The internet is full of predictions about chatbot trends, but here are some things I don’t think are ready for prime-time yet.

1. Website and Apps Replaced by Chatbots

Look at any chatbot trends list and you’ll see predictions of companies replacing their website with a chatbot. While I don’t doubt we will see one or two experiments with this during the year, it’s unlikely to be widespread. There are things that websites are much better than chatbots for — like browsing lots of information. As a result, there isn’t a reason to get rid of it just because you added a chatbot. We also need to consider that most chatbots are currently either part of an app or website, or use one for user settings (consider Alexa or Google Home).

For now, we will see companies adding a chatbot to their websites rather than replacing them with one. You can design experiences like this over at Botsociety.

2. Big companies investing in specialized Chatbot Design roles

Lots of startup companies have been focussing solely on building bots. These companies are truly embracing the necessity of conversational design in user experience.

Large companies are simply adding chatbots to their existing (and often long-standing) websites and applications. This means that they are much slower to see that chatbot design needs a new way of thinking about design. As 2018 progresses, we will see companies with good chatbot UX starting to take business from those who lack it. Building bots are important, but there’s more to the equation.

By the start of 2019, I would expect large companies to have started to realize that investment in specialisms and tooling for proper conversational user experience is necessary. This will start to create whole new classes of jobs.

3. True Sentiment Analysis

Designing your conversation prior to building it will make your chatbot fly. Check out Botsociety.

In the reporting about chatbot trends, there is a lot of hype about computers being able to determine your emotion. They do this using your language, the tone of your voice — even facial expressions. There are many services that offer that ability. However, they are variable at best, and chatbot conversation tends to be short sentences with little to no emotion. After all, you can’t tell a lot from a user saying “order me a pizza”. By the time a user’s responses are clear enough to detect frustration it’s time to pass your user over to a real human!

What we will see later in the year is the chatbot getting better at guessing your emotion using a variety of ‘hacks’. One of the key ones will be using the context of the chatbot itself. If your chatbot handles making insurance claims you can assume that the person is likely upset. If you have built a chatbot that tells jokes, you can assume that the user will not need the same caring tone as the insurance claims chatbot.

Using context to adjust the conversation to the correct mood will become common practice this year. Detecting and using the users’ actual emotions in real-time will take a bit longer.

4. Chatbots being able to write their own conversation

When chatbots make up their own conversation it’s called Natural Language Generation. It works by allowing the computer to take in a large amount of relevant data and then using it to construct similar things. Although some advances have been made in this area, the outputs are still a little odd.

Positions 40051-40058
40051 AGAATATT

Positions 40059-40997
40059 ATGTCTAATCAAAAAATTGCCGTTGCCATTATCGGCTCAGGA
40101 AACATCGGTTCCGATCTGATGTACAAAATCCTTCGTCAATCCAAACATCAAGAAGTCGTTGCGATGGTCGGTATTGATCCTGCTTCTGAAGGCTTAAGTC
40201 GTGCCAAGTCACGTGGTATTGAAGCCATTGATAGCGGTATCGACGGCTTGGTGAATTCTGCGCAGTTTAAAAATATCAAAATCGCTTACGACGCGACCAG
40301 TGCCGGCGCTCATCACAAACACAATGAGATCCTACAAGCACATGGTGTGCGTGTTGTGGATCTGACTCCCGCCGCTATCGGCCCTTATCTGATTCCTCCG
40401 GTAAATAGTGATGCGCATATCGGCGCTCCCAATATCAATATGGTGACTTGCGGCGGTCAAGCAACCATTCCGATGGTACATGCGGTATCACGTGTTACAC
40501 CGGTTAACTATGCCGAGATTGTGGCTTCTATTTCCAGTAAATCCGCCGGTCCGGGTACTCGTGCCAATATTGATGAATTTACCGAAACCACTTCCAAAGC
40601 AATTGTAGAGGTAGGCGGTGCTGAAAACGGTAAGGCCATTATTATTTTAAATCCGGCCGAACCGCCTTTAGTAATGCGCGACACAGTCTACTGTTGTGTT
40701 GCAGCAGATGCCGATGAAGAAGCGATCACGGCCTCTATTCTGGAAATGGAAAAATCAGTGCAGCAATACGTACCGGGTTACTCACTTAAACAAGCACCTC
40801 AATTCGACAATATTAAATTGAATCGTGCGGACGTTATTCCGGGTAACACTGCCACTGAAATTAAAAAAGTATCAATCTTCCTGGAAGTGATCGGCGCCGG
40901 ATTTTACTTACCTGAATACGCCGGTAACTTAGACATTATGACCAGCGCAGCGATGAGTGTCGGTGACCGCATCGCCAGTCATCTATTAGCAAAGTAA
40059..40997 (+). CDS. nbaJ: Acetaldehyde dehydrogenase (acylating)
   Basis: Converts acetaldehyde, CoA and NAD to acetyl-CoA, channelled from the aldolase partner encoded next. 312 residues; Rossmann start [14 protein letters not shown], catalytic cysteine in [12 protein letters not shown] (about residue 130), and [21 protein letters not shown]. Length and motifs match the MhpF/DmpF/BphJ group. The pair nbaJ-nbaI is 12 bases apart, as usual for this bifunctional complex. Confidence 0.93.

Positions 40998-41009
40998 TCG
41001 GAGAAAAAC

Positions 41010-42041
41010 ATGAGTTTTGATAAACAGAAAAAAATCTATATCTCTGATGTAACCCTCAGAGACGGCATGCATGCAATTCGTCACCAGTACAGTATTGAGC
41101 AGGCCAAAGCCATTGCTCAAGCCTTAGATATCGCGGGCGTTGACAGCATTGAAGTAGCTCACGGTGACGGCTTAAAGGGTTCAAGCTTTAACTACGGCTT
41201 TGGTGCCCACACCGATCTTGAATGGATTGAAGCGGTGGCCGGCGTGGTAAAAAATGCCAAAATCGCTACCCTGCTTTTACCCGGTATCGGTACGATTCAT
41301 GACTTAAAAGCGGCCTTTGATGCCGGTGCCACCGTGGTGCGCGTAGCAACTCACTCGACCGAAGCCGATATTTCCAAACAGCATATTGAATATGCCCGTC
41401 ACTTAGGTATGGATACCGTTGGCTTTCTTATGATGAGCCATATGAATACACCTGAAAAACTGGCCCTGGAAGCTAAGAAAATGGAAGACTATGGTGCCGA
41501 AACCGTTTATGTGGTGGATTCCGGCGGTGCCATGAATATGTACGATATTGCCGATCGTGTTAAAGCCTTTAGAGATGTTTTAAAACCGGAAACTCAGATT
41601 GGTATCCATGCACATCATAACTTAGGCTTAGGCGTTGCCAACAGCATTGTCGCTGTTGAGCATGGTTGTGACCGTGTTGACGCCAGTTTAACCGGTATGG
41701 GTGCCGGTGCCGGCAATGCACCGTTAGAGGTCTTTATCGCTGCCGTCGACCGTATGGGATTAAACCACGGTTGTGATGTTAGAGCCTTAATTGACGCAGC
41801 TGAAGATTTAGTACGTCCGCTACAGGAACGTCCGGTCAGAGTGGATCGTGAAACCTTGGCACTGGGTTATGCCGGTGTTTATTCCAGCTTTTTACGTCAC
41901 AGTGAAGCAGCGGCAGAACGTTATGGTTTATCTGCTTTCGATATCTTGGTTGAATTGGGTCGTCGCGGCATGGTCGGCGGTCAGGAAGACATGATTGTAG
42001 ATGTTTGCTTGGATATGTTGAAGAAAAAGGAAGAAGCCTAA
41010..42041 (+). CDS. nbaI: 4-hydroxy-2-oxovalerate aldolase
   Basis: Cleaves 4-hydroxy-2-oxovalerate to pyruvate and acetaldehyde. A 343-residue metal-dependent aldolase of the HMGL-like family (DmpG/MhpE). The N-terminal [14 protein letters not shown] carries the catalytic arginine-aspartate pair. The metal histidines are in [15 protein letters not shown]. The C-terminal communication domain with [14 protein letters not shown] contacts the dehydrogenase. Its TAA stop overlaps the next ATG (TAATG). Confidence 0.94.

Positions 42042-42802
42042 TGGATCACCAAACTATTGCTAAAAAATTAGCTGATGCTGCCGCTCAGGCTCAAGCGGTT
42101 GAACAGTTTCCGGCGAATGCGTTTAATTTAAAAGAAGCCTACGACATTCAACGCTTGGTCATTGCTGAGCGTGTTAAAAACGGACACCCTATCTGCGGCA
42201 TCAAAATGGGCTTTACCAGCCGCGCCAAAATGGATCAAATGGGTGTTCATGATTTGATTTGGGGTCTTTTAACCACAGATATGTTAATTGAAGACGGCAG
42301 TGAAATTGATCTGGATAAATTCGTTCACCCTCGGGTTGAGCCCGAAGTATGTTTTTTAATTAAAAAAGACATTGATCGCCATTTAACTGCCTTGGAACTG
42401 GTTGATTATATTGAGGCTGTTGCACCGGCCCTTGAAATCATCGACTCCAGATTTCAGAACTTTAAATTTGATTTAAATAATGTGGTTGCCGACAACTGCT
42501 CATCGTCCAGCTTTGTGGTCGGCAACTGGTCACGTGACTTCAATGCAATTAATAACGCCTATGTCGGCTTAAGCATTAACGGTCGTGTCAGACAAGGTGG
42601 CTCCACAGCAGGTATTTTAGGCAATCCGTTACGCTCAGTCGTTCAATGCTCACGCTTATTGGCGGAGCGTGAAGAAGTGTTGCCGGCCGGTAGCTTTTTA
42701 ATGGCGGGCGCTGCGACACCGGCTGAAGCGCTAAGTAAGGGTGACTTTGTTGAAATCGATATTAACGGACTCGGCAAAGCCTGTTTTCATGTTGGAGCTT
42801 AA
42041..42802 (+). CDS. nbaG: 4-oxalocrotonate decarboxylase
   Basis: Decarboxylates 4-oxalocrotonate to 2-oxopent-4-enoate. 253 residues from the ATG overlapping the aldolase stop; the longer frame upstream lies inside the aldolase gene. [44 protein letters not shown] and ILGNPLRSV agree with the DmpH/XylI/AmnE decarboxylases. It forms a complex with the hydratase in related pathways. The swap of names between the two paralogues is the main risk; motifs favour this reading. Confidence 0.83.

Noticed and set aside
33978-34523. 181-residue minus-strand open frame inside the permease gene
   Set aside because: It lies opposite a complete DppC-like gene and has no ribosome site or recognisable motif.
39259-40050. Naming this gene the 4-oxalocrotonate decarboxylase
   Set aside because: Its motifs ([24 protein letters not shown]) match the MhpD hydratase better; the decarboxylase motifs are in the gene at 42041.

An example of this is Microsoft’s social chatbot Zo. It’s designed to learn from users, and use what it has learned to form new conversation responses. You’ll see from the screenshot below that the conversation can go from cute to surreal very quickly.

Most chatbot creators are not going to be comfortable setting their chatbot free to say whatever it wants. At least for 2018, almost all chatbot conversation will still be carefully crafted by humans.

5. Chatbots having their own Social Norms

Conversation is a very social activity. We have all sorts of unwritten rules about how we should talk and what we should say in different situations.

Should we say please and thank you to a bot? Do we expect them to understand us, or do we adjust our conversation to simpler, shorter phrases like we might for a toddler? Is it ok to use in a shared space? Most people would happily sit in a coffee shop and have a conversation with a colleague about getting something organized. But, few people would feel comfortable speaking to a chatbot in the same space, even if the conversation was the same and the responses not any louder than another human speaking.

Design chatbots of your own over at

Chatbots promise a way of creating a truly “human-like” interaction with technology. As a result, we are still interacting with them in a human-like way. This is still a very new way of interacting with technology, and some of the capabilities Apple, Google, and Amazon add into their virtual assistants will be key in shaping this behavior. Consider that Alexa’s new follow up mode will start to encourage saying ‘thank you’. This year we will see conversational interfaces appearing everywhere, next year we will start to learn what that means for social norms.

There are lots of exciting advancements being made in Conversational Artificial Intelligence right now. This year will be very interesting.

What do you think? Are there any more chatbot trends you think we will or won’t see this year? I’d love to hear from you in the comments below!

Also published on Medium.


Gillian Armstrong

Conversational AI Specialist